Last Updated: July 2, 2019
There are 9 resume red flags that cause employers to move on to other applicants. This might be the reason you’re not hearing back from your job applications. In this post we will share the top 9 resume mistakes most people make, and quick fixes for making your resume more attractive to hiring managers.
1. Short Employment Stints May Position You as a High-Risk Employee
If your recent resume career history displays a multitude of jobs where you’ve spent less than 1 year, you are officially a job hopper. Employers don’t typically hire job-hoppers because hiring is costly. They don’t want to have to replace you in a year’s time. Once a hiring manager spots multiple hops, you can be sure it will be more difficult to land interviews, since you will be seen as a hopper. Job hoppers are seen as very high risk. If your short employment stints took place in the distant past, not to worry. It’s only any recent short stints that will alert hiring managers to proceed with caution. Oh, and if the reason for your short employment stints was due to contract roles, be sure and specify on your resume. This will help you to avoid job hopper status!
Career planning is key. Don’t take a job that you don’t plan on having for at least 12-18 months. Started the wrong job and having regrets? Stick it out as long as possible – or at least until you land something new (to avoid a resume gap). If you do make a quick move, plan on staying in the new job for at least a year.
2. Employment Gaps On Your Resume and How to Handle Gracefully
Resume gaps are one of the biggest fears of job searchers (rightfully so). They are often perceived by job searchers as being a huge red flag for recruiters and hiring managers – having the power to completely ruin one’s prospect of landing a job. While this can be the case, it is not always the case because recruiters and hiring managers understand that “life happens.” The reality is this: you can’t eliminate your employment gaps. They will be with you for the rest of your career.
Take the time to fix your resume gaps with strategic branding – even if this means hiring a professional resume writer. You’ll need to fix your gaps if your resume is to stand a chance in the 6-second recruiter eye scan. We recommend rebranding your resume gaps by detailing any relevant jobs, tasks, skills, and abilities gained during your gap. You should also spend some time turning your resume gaps into selling points by using these expert resume writing tips.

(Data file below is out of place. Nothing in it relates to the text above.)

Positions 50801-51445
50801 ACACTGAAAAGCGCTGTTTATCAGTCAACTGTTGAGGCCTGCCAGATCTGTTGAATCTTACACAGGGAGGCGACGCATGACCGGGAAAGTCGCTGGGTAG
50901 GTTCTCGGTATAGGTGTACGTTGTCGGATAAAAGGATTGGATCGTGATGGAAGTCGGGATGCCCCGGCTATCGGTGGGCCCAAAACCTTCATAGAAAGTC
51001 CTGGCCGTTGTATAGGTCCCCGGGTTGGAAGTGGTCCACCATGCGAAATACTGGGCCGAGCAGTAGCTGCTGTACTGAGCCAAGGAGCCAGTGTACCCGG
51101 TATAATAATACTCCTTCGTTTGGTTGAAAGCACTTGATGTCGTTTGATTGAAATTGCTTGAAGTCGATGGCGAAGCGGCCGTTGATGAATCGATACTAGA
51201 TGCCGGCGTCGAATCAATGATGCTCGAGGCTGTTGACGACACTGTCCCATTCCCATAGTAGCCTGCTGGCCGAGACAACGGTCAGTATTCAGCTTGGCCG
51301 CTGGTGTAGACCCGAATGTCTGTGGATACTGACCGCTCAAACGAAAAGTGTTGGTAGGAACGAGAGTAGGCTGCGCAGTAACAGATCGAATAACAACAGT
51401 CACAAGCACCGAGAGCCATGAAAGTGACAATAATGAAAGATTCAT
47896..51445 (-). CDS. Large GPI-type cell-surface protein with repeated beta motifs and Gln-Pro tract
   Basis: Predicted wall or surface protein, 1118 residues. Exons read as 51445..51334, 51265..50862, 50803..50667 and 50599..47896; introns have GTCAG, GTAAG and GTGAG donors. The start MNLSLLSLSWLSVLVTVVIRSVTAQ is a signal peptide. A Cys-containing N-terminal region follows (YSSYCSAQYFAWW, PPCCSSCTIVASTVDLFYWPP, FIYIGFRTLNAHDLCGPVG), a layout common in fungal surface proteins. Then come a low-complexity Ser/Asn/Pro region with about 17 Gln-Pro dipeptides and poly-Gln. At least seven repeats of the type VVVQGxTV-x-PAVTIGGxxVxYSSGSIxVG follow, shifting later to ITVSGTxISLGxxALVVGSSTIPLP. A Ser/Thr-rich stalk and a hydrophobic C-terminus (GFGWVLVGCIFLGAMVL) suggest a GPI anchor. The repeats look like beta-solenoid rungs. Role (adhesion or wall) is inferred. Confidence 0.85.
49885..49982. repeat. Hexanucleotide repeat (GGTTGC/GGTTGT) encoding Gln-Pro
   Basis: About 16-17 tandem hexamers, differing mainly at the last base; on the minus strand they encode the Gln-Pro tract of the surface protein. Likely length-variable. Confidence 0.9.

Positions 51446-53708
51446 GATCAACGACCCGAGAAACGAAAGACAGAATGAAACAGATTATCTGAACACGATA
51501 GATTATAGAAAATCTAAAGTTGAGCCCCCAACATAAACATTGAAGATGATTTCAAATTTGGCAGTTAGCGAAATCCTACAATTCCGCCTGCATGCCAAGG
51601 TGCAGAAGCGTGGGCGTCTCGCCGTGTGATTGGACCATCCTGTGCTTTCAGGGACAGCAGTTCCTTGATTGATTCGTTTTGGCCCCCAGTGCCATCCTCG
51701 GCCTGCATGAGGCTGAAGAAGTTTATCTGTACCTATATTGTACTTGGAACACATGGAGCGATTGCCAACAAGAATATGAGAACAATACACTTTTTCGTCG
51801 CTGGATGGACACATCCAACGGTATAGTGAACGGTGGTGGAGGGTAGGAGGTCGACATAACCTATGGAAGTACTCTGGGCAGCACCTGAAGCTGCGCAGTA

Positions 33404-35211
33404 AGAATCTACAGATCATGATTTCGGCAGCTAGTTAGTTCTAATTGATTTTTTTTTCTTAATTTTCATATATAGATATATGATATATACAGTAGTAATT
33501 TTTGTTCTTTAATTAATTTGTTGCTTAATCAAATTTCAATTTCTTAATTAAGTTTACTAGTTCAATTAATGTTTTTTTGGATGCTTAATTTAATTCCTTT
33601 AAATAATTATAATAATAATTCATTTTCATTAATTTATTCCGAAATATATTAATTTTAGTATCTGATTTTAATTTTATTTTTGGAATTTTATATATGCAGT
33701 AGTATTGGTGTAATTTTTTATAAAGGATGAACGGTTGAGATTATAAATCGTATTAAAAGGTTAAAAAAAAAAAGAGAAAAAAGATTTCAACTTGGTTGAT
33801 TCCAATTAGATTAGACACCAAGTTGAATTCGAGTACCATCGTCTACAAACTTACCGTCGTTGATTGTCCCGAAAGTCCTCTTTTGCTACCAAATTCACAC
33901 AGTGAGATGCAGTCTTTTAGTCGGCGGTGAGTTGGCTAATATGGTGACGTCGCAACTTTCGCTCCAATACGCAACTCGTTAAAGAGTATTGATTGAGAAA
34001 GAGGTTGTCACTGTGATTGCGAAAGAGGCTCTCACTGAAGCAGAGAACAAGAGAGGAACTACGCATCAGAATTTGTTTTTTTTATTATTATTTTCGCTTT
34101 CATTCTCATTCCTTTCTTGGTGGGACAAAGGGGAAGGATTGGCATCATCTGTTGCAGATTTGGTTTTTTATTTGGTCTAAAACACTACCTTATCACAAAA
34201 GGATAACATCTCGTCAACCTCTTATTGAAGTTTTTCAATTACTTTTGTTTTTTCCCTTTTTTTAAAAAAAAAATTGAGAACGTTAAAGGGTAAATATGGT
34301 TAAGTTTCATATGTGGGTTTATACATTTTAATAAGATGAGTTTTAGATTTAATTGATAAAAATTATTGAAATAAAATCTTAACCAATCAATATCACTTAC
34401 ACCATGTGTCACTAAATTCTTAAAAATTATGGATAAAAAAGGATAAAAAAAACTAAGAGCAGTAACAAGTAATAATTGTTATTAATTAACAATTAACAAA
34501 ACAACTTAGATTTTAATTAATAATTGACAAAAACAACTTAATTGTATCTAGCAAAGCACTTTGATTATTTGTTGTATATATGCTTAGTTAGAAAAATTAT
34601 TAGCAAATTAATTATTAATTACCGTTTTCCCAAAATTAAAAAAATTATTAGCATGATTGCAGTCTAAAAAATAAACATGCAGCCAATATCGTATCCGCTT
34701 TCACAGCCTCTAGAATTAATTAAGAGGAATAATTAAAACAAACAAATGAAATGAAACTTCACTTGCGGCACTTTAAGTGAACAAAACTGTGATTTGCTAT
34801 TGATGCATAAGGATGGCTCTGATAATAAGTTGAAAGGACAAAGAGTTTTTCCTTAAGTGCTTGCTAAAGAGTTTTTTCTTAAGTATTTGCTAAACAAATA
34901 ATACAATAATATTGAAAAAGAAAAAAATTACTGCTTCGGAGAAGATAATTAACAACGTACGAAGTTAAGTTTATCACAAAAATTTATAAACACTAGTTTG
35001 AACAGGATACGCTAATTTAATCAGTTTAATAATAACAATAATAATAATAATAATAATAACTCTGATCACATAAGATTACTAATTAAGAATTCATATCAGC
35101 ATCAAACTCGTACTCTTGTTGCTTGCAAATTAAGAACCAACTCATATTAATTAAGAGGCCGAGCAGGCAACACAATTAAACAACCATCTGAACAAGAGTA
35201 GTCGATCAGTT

3. Typos Are a Major Dealbreaker. Try This Bulletproof Strategy for Catching Them
Typos are a huge red flag and will automatically eliminate you from the candidate pool when applying for jobs. Linkedin profile typos are also grounds for elimination. From my time spent in executive recruiting, I can confidently vouch for this. Keep in mind that as a potential candidate, you are always making a first impression with the hiring party. A careless typo will definitely create a negative first impression. From the perspective of a recruiter, you would never take a chance on a candidate who represents him/herself by carelessly crafting communications and including typos. This would be a total credibility killer for the recruiter! Regardless of your career level, experience, industry, or connections – a typo can kill your career prospects.
This is especially important if English isn’t your first language. While there may be a certain level of tolerance from the reader when they see you’re from a foreign country, you still never know the level of typo-sensitivity unique to your reader.
Since you only get one chance to create a first impression, it’s important not to waste that chance with a careless typo. While you may not be the perfect speller, there are tools available to help you overcome these career-killing pitfalls. One spelling and grammar tool that I absolutely LOVE is Grammarly. Grammarly is the world’s best automated proofreader! It’s easy to download, and will automatically underline and catch potential errors while you type. It has saved me from embarrassing errors on more than one occasion. In this blog post I explain how Grammarly works (including screenshots).
4. Information Overload on Your Resume: A Recruiter Turn-Off
No one likes to read resumes for sheer enjoyment. Thus, you want to minimize the amount of time recruiters spend reading yours. Remember: the purpose of a resume is not to detail every piece of information about you. The purpose of resume is to quickly capture a recruiter’s attention so that they will pick up the phone and call you to learn more. Incorporating too much information into your resume will only result in a confusing resume for recruiters and hiring managers. If a recruiter or hiring manager is confused or bored by your resume, you can be sure your resume will end up in the trash. After all, they have hundreds of other resumes to choose from.
Including too much information on your resume will also become confusing for you as the candidate; especially when attempting to explain your career history in a succinct and relevant way! In our experience branding resumes for job searchers at all levels and industries, one of the most fatal mistakes is including more information than necessary. Yet many candidates struggle to detach from this experience when updating their resumes. In all our years of professional resume writing, we’ve learned that it is candidates who fail to detach from information overload, that have the toughest time getting out of career path or job search ruts. If you are someone who is struggling to omit irrelevant information from your resume – aka: career details from 20 years ago, I strongly advise you to let it go. Omitting irrelevant or outdated information will give you an automatic brand refresh.